Poll setback for Argentine President Cristina Fernandez
The party of Argentine President Cristina Fernandez de Kirchner has suffered a setback in mid-term polls.
The Front for Victory was defeated in Buenos Aires province, where the Renewal Front list headed by Sergio Massa won by 11.8 percentage points.
Despite its loss in Buenos Aires, Ms Fernandez's party retained its majority in both houses of Congress.
The poll is seen as a good indicator of who might replace the president when she leaves office in two years' time.
Ms Fernandez is barred by the constitution from running for a third term in office.
A constitutional amendment would have required a two-thirds majority in Congress, for which her party now has insufficient seats.
Nationwide, support for the governing Front for Victory has dropped from 54% two years ago, when Ms Fernandez was elected to a second term in office, to around 33% on Sunday.
Mr Massa said his victory in Buenos Aires - where 37% of the country's voters live - sent "a clear message" that Argentines wanted change.
A former ally and cabinet chief of Ms Fernandez who left the Front for Victory to form his own party in June, Mr Massa is now seen as a key candidate for the 2015 presidential election.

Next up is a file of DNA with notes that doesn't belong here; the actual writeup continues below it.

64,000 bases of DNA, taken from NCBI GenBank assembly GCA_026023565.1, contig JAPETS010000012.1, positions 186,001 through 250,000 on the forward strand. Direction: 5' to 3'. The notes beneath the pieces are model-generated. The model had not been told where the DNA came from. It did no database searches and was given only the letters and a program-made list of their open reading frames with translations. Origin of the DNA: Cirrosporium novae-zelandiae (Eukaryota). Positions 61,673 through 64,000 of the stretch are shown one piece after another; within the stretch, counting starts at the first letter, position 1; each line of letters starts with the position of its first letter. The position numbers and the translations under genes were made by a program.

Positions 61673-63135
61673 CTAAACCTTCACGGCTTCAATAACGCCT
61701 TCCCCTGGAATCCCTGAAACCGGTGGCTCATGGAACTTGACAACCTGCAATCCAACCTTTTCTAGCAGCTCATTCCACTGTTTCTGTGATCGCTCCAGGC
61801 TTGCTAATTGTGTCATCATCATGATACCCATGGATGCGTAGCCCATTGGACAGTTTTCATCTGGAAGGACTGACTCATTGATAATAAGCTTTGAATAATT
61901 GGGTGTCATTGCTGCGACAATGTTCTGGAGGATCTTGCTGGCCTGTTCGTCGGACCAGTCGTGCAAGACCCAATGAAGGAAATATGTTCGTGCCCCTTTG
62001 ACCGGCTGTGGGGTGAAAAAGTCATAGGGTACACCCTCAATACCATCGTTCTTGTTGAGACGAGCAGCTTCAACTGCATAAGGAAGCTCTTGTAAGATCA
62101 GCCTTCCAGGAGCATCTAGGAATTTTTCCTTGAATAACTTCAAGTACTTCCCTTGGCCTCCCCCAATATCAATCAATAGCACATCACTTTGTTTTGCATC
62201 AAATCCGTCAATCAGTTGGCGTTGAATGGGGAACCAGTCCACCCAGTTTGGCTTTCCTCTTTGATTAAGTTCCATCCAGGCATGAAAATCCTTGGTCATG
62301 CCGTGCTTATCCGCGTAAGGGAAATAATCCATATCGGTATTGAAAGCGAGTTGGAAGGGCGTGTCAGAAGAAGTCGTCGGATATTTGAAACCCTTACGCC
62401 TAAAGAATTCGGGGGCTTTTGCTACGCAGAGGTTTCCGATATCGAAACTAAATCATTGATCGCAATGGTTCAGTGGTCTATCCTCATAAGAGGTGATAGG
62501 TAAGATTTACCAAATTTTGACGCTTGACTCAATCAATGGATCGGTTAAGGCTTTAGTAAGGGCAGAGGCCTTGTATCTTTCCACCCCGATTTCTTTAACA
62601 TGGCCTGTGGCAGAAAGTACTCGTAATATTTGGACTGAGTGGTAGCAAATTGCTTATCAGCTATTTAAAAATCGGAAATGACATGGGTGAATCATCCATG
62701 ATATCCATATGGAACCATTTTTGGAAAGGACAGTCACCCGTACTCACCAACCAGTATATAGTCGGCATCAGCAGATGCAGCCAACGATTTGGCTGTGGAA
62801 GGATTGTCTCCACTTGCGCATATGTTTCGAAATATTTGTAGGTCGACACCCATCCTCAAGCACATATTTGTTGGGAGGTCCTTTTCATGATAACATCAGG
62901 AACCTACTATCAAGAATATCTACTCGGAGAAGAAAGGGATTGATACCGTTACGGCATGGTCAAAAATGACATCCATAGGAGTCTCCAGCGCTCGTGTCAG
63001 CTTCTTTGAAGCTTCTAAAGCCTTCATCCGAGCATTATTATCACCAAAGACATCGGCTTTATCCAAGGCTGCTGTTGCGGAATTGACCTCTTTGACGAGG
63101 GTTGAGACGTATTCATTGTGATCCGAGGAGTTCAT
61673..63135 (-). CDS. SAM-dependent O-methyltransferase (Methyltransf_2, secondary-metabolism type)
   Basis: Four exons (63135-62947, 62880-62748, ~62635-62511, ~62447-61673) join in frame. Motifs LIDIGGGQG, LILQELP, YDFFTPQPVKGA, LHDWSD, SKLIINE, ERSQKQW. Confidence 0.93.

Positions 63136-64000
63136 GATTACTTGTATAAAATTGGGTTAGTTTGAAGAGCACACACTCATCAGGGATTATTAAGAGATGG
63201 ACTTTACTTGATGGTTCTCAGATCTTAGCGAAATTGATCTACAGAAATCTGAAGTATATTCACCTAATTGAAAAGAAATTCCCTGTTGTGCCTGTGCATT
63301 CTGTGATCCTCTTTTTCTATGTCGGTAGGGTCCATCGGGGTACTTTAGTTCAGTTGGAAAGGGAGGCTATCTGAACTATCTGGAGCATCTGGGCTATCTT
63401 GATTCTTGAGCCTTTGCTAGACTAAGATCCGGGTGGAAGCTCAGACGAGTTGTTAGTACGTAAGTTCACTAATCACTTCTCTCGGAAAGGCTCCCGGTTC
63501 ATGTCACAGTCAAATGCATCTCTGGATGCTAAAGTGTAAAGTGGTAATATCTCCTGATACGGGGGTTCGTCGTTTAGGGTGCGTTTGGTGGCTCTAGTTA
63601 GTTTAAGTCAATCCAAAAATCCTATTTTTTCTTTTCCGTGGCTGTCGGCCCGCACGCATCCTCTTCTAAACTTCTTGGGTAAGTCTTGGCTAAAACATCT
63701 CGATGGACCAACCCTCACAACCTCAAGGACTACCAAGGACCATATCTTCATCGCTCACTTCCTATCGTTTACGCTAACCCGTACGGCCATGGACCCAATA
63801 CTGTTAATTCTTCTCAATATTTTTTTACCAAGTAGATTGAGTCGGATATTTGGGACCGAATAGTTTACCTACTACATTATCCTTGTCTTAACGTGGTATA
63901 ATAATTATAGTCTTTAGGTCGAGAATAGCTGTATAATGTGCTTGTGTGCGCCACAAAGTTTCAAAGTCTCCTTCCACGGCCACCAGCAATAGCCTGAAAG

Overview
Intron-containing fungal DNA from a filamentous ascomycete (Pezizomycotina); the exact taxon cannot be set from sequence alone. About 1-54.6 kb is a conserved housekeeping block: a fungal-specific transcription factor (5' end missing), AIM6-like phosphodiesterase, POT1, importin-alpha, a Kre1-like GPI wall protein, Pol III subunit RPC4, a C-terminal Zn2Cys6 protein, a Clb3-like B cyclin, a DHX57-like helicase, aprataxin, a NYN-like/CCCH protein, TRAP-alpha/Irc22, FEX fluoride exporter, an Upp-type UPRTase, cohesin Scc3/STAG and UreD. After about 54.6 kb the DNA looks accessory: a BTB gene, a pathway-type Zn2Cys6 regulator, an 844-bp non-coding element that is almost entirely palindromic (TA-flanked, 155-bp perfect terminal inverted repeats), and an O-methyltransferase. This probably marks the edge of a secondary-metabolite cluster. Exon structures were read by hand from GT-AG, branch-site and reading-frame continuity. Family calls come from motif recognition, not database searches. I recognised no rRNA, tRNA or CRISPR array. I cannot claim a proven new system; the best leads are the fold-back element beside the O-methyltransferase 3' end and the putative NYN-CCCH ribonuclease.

"In just 120 days, a path to the future has been born for our province - and, why not say it, for the country too," he said.
The Opposition politician and Mayor of Buenos Aires, Mauricio Macri, also hinted that he intended to run for the presidency, saying: "Tomorrow, we start with a new political map."
For the governing party, Buenos Aires Province Governor Daniel Scioli is expected to throw his hat in the ring.
President Fernandez's government has been facing increasing discontent about rising crime, high inflation and corruption.
Vice-President Amado Boudou, who is standing in for Ms Fernandez while she recovers from brain surgery, is himself under investigation for alleged corruption.
He stressed that despite its defeat in Buenos Aires and other populous provinces such as Santa Fe, Cordoba and Mendoza, the Front for Victory remained the most popular party nationwide.
Interior Minister Florencio Randazzo said more than 75% of the electorate had taken part in the polls, during which 16- and 17-year-olds were for the first time allowed to vote.
Voters chose 127 members of the 257-strong Chamber of Deputies and a third of the Senate's 72 members.
Ms Fernandez has been president since 2007. She was preceded in the post by her husband Nestor Kirchner, who died three years ago.